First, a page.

What happens when people try to undermine our confidence in science or objective data to serve a political agenda?
President Trump’s political appointees on the Federal Salary Council are following that script by trying to sow doubt about the accuracy of the government’s measurement of the pay gap between federal and private sector salaries.
BLS data show federal salaries lag behind those paid by employers in the private, state, and local government sectors by a nationwide average of more than 30%. By law, that gap was supposed to have been closed 16 years ago. But opponents of paying federal employees market rates always cite budget and other issues as reasons not to close the gap.
So now with an administration at war with its own workforce, the three Trump appointees on the council are pushing to change the way the pay gap is measured as a way of preparing the ground for a wholesale replacement of the locality pay system.
Ultimately, they want to reinstate an NSPS-style pay system that gives managers broad power to set each worker’s pay and play favorites. Most important, they want to reallocate the payroll so that pay freezes for GS-12 and below can be used to fund big raises for those at the top of the scale.
In a formal dissent from the Chairman’s report, AFGE and the other unions on the Federal Salary Council wrote that we strongly objected to the effort to misuse the Council to promote the Administration’s policy agenda of redefining “pay disparities” in a way that would undermine the integrity of the pay comparability system by questioning the way pay gaps have been calculated.
“This year’s Workgroup Report is a clear attempt to politicize what has been for the last 26 years a technical, apolitical report that has followed the law’s instructions regarding measurement of pay disparities and boundaries of pay localities,” said the employee group, which includes AFGE, the National Treasury Employees Union, the National Federation of Federal Employees, and the Fraternal Order of Police.
“Under this Administration, ridicule of science may be in vogue, but the employee organizations represented on the Federal Salary Council respect science, scientific methods and objective truth, and we will not allow the data interpretation work performed scientifically by experts at BLS and the Office of Personnel Management to be dismissed so easily,” the group added.
Here’s why we oppose the “recommendation”:
The administration doesn’t have the authority to change the way pay gaps are calculated
The law does not give the FSC authority to include non-salary benefits such as pensions or health insurance when it measures federal vs. private sector pay disparities. Nowhere in the law is there any mention of the FSC studying, measuring, or recommending pay disparities by any factor other than locality. There is no instruction in the law to measure pay disparities by race, gender, educational attainment, age or any factor other than locality. There is simply a straightforward charge to measure pay disparities by local labor market standards.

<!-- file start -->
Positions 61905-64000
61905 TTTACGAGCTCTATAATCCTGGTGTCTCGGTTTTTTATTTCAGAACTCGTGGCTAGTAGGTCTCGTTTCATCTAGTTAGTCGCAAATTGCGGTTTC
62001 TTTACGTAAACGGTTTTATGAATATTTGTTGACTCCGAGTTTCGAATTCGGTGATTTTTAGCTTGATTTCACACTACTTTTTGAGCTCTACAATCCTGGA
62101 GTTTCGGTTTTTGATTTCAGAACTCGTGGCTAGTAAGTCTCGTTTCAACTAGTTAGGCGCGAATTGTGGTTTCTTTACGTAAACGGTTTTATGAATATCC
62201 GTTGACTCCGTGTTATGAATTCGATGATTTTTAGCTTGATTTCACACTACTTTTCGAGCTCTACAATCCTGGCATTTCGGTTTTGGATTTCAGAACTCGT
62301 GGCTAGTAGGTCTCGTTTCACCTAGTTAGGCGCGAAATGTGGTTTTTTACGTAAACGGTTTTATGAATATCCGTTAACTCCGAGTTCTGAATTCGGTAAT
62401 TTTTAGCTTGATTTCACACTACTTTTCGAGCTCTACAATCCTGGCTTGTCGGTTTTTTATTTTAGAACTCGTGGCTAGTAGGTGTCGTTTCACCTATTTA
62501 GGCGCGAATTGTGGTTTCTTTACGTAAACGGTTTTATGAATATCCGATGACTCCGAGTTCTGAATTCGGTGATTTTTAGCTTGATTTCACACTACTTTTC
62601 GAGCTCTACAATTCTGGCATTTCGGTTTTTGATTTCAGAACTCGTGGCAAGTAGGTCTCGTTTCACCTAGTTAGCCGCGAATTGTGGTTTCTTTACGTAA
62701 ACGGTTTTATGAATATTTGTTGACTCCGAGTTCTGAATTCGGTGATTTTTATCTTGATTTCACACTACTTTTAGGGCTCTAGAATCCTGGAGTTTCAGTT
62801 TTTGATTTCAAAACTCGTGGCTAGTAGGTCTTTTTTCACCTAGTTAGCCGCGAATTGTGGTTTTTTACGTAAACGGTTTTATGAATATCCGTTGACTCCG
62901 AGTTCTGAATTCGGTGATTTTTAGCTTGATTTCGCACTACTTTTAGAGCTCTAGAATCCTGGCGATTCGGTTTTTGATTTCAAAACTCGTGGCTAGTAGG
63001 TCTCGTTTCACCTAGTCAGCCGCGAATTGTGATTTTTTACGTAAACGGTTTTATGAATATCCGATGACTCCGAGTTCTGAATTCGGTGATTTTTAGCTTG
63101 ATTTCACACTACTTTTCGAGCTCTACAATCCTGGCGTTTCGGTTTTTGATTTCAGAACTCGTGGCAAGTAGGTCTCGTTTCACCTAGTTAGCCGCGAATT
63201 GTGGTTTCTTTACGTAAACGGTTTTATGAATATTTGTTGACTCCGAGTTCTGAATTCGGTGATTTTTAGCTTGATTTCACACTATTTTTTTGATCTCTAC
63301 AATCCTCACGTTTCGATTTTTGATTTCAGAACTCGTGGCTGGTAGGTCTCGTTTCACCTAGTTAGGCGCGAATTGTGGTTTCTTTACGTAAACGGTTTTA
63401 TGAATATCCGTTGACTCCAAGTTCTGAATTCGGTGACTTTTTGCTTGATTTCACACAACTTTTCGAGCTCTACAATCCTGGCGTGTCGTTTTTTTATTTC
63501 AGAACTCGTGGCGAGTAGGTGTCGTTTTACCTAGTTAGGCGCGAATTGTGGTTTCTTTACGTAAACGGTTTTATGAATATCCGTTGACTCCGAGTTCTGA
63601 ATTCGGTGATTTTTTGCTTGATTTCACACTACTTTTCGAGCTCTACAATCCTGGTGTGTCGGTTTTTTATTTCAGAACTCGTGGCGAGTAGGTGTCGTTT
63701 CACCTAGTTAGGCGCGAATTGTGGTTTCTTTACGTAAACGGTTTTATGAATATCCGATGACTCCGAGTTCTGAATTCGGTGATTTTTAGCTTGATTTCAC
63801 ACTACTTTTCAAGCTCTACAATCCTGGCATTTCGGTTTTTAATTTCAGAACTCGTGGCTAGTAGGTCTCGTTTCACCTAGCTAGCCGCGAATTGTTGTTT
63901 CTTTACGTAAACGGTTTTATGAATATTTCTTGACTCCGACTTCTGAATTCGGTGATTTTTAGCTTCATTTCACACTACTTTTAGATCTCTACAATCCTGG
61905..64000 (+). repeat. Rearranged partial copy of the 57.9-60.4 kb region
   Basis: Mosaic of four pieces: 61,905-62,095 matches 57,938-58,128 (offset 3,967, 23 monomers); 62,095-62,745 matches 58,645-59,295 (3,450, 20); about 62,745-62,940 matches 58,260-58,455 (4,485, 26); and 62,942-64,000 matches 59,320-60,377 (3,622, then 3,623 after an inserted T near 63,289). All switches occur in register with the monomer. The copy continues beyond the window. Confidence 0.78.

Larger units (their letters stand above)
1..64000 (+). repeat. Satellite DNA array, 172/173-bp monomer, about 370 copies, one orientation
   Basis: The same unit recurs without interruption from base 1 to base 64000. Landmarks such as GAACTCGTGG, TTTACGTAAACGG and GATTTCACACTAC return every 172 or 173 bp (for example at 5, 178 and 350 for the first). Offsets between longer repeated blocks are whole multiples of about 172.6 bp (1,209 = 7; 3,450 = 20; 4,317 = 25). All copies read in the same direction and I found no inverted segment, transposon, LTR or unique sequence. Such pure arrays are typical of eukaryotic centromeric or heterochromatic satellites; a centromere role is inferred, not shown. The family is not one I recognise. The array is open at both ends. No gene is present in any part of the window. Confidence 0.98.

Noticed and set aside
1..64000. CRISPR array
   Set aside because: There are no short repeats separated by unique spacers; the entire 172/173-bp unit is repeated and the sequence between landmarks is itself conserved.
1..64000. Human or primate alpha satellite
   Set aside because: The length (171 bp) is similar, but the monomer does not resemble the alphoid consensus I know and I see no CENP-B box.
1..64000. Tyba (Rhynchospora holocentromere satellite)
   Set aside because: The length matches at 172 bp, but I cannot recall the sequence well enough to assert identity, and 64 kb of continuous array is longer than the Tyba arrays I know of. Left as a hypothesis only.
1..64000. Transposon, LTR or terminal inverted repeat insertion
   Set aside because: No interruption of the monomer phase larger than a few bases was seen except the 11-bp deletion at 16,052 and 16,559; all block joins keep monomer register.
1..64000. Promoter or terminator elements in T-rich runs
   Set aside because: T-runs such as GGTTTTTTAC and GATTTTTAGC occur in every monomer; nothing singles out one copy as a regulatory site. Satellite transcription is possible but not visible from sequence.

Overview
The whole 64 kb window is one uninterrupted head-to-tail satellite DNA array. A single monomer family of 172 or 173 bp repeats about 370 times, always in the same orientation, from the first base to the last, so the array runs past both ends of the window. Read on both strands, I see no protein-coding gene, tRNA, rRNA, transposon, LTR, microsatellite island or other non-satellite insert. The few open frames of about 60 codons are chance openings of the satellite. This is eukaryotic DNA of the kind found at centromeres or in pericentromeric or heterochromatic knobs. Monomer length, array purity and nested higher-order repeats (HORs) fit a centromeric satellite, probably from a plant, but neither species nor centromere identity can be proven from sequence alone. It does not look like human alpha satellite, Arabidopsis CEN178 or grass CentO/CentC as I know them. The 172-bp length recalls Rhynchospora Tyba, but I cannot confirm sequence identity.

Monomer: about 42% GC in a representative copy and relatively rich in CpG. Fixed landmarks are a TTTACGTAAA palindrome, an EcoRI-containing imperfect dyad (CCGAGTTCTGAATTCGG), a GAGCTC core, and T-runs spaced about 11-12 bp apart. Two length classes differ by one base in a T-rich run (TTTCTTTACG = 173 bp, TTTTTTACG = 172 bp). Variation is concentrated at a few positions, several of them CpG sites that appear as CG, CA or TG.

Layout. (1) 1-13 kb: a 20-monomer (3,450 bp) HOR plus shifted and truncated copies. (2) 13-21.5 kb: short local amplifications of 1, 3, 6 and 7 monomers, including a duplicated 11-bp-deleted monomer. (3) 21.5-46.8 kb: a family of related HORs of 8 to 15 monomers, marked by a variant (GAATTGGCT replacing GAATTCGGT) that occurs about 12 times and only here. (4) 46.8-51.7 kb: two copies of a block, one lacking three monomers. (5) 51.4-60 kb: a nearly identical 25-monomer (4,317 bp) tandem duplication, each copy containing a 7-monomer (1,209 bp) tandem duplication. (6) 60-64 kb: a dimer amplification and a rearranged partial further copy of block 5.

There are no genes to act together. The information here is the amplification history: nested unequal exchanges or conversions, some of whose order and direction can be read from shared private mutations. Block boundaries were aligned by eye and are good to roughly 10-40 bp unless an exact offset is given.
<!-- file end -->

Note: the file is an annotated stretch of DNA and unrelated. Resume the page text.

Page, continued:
The administration is attacking science and discrediting the BLS
The Workgroup Report repeatedly uses the term “estimate” derisively, implying BLS’s regression results, called “estimates,” are no more than guesses. That is simply not true.
Statistical modeling just is how data are interpreted, and the statistical models used by the professional economists at BLS in support of the federal pay comparability system are of extremely high quality. BLS economists even attended Workgroup meetings on several occasions and patiently explained to the members exactly how the models have been created and improved over the years. They explained how they perform under rigorous testing protocols, how the raw, observed data are collected, what assumptions underlie the models and why, what degree of certainty the results of the regression analysis provide, and so on.
This is the administration’s political move to cut our members’ pay and benefits
The administration is pushing its false narrative that some feds are overpaid and others are underpaid so that it can shift payroll from the bottom to the top.
Besides proposing using non-salary data for salary comparisons, they also proposed assembling a council, most likely corporate officials, to recommend changes in all elements of federal employee compensation every few years.
The FSC is expected to send all recommendations and opinions of council members to the President’s Pay Agent by the end of this year. The pay agent consists of Office of Management and Budget Director Mick Mulvaney, acting Office of Personnel Management Director Margaret Weichert, and Labor Secretary Alex Acosta.